dent Center and the food in the
Mrs. Jernigan said after the
group toured McDowell Columns,
one girl remarked: “This must be
as big as the White House.” She
said they’re also glad to know it’s a
Baptist college. “It makes them
feel right at home. As a Christian
college, the atmosphere at Chowan
adds to the overall influence of the
camp on the girls.”
Mrs. Jernigan said one value of
the camp is the opportunity it gives
the girls to make friends from
other churches. “Some of the girls
they meet will remain their friends
for life,” she stated.
She said “this camp can have a
great influence on their lives.
Wouldn’t it be wonderful if all
these campers grow up to be Chris
Lost art displayed
at village center
A recent display in the Heritage Room at Roberts-
Vaughan Village Center, in Murfreesboro, brought to a
new generation an art practiced at Chowan College many
China painting was one of the art forms taught to young
ladies who attended the then all-female college and it has
been discovered there are many examples of their talent
available in the Roanoke-Chowan region.
The show “is a small representation of what is still in the
area, owned by families of the artists,” according to Bar
bara Revelle, of Murfreesboro. The selections illustrate an
art form practiced early in the century “to show what was
The exhibit included items to be found on the dressing
table of proper young ladies of the time, such as a powder
jar, perfume bottle, hairpin holder and a hair receiver.
This last was used to contain hair cleaned from the brush
and comb as females prepared to appear in pubUc.
Part of Trousseau
There is much gold leaf in the paintings and a luster
finish was given to many pieces. Some of the young ladies
painted whole sets of table china, to become a part of their
Vases, pitchers in many shapes, jars, serving pieces and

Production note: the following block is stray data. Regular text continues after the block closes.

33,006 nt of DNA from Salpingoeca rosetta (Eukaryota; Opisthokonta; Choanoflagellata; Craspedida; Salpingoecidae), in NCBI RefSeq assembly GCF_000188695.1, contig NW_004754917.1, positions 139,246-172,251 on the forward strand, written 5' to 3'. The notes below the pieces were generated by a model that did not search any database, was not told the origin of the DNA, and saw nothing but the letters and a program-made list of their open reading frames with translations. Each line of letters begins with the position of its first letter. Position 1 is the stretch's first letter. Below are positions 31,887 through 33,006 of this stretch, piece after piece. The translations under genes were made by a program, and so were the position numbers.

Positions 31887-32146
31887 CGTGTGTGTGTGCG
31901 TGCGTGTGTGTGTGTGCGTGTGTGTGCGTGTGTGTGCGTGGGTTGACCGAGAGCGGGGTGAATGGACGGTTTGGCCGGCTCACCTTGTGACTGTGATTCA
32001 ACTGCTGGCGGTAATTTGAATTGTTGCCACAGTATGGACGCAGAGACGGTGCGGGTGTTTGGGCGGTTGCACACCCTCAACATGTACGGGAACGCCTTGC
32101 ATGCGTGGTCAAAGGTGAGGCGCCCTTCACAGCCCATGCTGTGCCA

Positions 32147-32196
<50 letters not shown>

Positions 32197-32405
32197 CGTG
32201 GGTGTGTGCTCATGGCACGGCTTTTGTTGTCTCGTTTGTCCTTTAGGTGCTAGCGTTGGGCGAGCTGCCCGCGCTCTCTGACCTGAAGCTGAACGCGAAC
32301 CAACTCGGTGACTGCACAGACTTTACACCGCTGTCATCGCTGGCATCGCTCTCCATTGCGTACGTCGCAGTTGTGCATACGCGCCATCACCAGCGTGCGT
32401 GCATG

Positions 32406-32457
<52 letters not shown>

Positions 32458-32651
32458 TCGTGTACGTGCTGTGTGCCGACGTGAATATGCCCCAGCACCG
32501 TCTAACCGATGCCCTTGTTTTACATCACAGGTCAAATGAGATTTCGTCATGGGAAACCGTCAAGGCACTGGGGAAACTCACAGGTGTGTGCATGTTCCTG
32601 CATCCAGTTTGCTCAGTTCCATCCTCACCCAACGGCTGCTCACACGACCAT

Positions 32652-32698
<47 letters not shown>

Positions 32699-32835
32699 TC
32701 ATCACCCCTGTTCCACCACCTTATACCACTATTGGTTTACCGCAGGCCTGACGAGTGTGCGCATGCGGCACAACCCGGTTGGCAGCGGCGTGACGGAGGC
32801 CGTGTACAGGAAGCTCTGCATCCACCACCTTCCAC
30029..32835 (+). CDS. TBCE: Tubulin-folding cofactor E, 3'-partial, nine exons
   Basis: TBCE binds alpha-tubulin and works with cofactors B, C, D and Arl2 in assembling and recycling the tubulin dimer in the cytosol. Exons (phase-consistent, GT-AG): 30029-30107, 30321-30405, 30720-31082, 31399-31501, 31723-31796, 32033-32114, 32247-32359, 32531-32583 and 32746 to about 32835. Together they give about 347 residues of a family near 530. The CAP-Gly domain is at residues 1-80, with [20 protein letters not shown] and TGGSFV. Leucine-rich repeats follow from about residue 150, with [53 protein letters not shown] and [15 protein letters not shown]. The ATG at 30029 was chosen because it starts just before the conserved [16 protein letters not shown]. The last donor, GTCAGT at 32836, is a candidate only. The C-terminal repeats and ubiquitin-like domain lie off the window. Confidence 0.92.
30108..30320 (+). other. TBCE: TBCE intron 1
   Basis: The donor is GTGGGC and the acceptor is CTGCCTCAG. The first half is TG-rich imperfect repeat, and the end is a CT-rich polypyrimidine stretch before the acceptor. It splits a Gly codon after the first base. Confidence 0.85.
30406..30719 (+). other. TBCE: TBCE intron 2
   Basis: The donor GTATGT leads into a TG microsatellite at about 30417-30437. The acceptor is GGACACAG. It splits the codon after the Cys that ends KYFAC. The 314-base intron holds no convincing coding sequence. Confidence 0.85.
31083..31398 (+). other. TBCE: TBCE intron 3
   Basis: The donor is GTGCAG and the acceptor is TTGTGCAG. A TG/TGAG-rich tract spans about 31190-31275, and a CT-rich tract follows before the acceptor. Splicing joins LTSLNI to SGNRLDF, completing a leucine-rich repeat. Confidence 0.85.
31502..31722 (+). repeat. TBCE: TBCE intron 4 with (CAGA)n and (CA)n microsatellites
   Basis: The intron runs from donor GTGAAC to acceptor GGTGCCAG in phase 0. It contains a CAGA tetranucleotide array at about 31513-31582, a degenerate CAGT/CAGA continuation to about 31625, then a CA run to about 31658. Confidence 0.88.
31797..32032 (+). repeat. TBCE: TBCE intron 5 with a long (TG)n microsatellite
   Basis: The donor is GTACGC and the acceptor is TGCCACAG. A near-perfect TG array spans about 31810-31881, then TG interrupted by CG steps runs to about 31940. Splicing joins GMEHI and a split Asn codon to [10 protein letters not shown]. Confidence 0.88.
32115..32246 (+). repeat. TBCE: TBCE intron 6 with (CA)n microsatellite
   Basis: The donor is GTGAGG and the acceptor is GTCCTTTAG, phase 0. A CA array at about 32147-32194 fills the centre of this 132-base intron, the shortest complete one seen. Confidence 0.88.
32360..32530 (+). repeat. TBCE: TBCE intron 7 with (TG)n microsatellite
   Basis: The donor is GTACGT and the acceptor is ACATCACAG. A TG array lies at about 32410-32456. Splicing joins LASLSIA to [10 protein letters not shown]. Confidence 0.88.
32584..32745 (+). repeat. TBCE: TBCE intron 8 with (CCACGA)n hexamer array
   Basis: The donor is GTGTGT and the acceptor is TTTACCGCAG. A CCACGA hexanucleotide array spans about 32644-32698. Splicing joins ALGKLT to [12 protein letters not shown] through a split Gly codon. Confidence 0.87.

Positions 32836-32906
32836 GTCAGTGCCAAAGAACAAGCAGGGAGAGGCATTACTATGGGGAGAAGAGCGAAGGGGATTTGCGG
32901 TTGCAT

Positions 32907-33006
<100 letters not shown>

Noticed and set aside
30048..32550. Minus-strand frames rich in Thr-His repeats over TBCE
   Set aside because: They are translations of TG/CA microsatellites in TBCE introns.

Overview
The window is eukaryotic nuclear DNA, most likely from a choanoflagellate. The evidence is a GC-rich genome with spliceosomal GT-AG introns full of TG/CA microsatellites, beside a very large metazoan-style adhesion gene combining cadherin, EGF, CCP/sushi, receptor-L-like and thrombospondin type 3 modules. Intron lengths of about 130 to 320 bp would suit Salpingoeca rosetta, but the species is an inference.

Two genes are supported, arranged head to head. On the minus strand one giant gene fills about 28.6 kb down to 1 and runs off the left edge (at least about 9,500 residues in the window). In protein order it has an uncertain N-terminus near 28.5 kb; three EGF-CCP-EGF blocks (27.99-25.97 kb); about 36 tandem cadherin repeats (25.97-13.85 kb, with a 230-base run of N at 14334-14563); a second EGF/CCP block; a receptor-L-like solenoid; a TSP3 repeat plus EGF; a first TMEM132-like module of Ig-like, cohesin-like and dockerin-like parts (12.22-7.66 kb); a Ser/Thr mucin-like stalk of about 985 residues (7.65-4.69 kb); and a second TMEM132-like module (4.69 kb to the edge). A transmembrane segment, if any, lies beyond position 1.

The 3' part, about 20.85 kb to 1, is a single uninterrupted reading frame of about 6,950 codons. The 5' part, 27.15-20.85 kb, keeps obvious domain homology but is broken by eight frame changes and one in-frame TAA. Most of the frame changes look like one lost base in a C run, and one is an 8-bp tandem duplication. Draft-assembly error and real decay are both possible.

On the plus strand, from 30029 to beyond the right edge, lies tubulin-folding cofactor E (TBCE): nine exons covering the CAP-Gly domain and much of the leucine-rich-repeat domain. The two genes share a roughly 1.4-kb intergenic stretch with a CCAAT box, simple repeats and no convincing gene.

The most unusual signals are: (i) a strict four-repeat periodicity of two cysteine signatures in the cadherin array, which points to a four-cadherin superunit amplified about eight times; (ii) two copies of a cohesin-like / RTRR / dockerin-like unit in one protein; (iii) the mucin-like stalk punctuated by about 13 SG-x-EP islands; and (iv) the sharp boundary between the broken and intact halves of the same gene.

decorative objects seemed the most popular.
One outstanding piece was a pitcher with the figure of a
Japanese lady arranging flowers, repeated seven times
around the bowl.
All Work Signed
“One remarkable thing we found was that nearly all of
the work was signed, so we know exactly who painted it
and the families can tell us when the young lady attended
Chowan, ’ ’ Mrs. Revelle explained.
As part of the display, posters told of the two art forms
used in decorating the china.
Art nouveau flourished from about 1890 to 1910 and could
be found in architecture, rooms, furniture, ceramics,
glass, jewelry, the printed page, posters, coffee pots,
lamps and cutlery.
It is described as having “a sensuous line, a flowing Une,
a line which bends and turns back upon itself. Think of the
feminine form, rounded and curving. Think of lines which
begin parallel but then converge and eventually contradict
each other” the information stated.
Art deco was easily reproduced by machine with new
materials such as plastic, ferro-concrete and vita glass.
It was an assertively modern style which drew its in
spiration from the more austere side of art nouveau,
cubism, the Russian ballet, American Indian art and the
Mrs! Revelle of Murfreesboro and Mrs. Neva Stanley of
Woodland, gathered the collection and arranged the
The Chowonion, July, 1985—PAGE NINE